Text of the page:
Dr. Frank Timmes awarded a Simons Fellowship in Theoretical Physics

March 2015

Dr. Frank Timmes, professor in the School of Earth and Space Exploration at Arizona State University and one of four principal investigators for JINA-CEE, has been awarded a Simons Fellowship in Theoretical Physics for Fall 2015 and Spring 2016. The Fellowship provides funding to allow a faculty member to extend an institutionally-approved sabbatical to a full academic year with the intent of providing strong intellectual stimulation and leading to increased creativity and productivity in research. Simons Fellows are chosen based on research accomplishment in the five years prior to application and the potential scientific impact of the fellowship.

Timmes, whose research foci are the progenitor evolution, explosion and nucleosynthesis of supernovae and cosmic chemical evolution, plans to use his academic year sabbatical to advance his JINA-CEE research activities. "I am very excited about the opportunity provided by the Simons Fellowship. It will give me the time and flexibility to pursue collaborations with colleagues as research projects unfold", said Timmes, who plans to visit the Kavli Institute for Theoretical Physics at UC Santa Barbara, as well as experts in nuclear astrophysics at Michigan State University and the University of Notre Dame. "I feel fortunate because very few organizations fund sabbatical research in Theoretical Physics", Timmes said of the award. "I am grateful to the Simons Foundation for their support of our field".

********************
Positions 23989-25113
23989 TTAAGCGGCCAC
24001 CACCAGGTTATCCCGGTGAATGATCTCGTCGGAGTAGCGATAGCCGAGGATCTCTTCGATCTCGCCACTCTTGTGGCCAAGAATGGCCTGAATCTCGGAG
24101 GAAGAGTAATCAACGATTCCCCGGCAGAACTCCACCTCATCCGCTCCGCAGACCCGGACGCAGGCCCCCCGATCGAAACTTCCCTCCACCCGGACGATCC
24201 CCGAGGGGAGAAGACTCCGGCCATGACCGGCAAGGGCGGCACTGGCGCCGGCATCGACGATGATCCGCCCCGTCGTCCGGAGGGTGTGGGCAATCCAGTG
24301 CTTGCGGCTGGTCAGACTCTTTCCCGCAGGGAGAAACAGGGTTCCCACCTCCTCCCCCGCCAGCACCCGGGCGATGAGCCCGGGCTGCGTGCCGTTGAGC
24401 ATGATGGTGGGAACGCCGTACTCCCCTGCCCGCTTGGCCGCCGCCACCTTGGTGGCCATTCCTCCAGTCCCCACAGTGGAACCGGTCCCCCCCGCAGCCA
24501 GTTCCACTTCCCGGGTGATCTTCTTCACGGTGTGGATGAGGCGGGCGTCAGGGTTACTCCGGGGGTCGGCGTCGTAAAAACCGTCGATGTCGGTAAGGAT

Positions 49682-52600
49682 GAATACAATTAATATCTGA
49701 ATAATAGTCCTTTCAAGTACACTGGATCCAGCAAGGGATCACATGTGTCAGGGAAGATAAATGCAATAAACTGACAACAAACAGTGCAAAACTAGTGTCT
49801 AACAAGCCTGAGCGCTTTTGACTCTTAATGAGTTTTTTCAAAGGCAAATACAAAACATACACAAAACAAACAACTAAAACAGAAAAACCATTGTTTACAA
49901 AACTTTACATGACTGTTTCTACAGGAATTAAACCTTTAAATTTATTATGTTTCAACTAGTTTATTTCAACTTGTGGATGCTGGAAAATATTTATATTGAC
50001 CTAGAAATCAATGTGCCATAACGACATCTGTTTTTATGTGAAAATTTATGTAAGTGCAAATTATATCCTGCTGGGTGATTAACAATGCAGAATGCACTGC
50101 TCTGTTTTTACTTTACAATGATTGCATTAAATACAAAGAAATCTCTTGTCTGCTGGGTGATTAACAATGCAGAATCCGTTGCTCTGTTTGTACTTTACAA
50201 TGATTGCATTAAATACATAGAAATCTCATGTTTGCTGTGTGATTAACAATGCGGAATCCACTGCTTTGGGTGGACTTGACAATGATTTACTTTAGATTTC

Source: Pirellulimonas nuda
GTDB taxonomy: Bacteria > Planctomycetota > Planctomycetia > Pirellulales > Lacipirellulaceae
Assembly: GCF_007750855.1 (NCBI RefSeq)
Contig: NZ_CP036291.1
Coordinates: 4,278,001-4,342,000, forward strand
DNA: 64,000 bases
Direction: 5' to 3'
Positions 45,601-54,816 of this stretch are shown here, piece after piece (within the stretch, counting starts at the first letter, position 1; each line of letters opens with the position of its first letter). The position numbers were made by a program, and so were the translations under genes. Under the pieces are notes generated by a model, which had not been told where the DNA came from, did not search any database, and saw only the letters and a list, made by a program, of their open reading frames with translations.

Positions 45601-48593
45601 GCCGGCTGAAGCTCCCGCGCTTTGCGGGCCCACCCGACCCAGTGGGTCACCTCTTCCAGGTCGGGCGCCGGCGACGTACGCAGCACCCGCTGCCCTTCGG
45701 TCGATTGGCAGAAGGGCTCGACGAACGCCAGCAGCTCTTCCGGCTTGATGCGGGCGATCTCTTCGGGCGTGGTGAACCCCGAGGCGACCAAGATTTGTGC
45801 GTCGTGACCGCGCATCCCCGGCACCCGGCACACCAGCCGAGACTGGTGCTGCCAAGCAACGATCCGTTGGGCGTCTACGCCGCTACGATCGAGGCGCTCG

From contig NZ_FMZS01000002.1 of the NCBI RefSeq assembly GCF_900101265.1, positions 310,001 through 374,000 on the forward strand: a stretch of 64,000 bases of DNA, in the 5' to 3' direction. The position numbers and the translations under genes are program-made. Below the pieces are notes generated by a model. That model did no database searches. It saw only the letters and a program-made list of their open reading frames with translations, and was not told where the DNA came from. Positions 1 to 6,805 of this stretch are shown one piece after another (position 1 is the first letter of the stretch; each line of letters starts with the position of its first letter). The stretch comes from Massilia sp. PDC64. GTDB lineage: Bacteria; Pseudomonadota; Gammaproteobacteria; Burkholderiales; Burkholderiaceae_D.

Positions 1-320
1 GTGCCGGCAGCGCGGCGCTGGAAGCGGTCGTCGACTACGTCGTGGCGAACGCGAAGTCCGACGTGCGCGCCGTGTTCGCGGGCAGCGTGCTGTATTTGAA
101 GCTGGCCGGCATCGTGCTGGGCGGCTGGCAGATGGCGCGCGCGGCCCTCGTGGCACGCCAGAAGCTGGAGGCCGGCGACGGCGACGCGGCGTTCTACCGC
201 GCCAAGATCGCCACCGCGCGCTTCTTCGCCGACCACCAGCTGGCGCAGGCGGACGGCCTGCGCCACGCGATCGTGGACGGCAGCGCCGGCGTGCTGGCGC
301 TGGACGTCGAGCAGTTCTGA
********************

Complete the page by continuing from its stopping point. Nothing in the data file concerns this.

The Simons Foundation is a private foundation based in New York City, incorporated in 1994 by Jim and Marilyn Simons. Its mission is to advance the frontiers of research in mathematics and the basic sciences by sponsoring a range of programs that aim to promote a deeper understanding of our world. The Simons Foundation Mathematics and Physical Sciences division, established in 2010, supports research in mathematics, theoretical physics and theoretical computer science and provides funding for individuals, institutions and science infrastructure, including the Simons Fellows.

Simons Fellows Awardees: Theoretical Physics

Related Research

Evolution of carbon burning pulses in an 8 solar mass super-AGB star in a space-time diagram. Nuclear burning develops at about 0.1 solar masses and propagates toward the center of the star by a steady-state flame followed by a series of fuel starved pulses. The color bar gives the magnitude of the nuclear energy generate rate and light blue indicates convective regions.

Image credit: Rob Farmer, Carl Fields, Frank Timmes


JINA-CEE, March 2015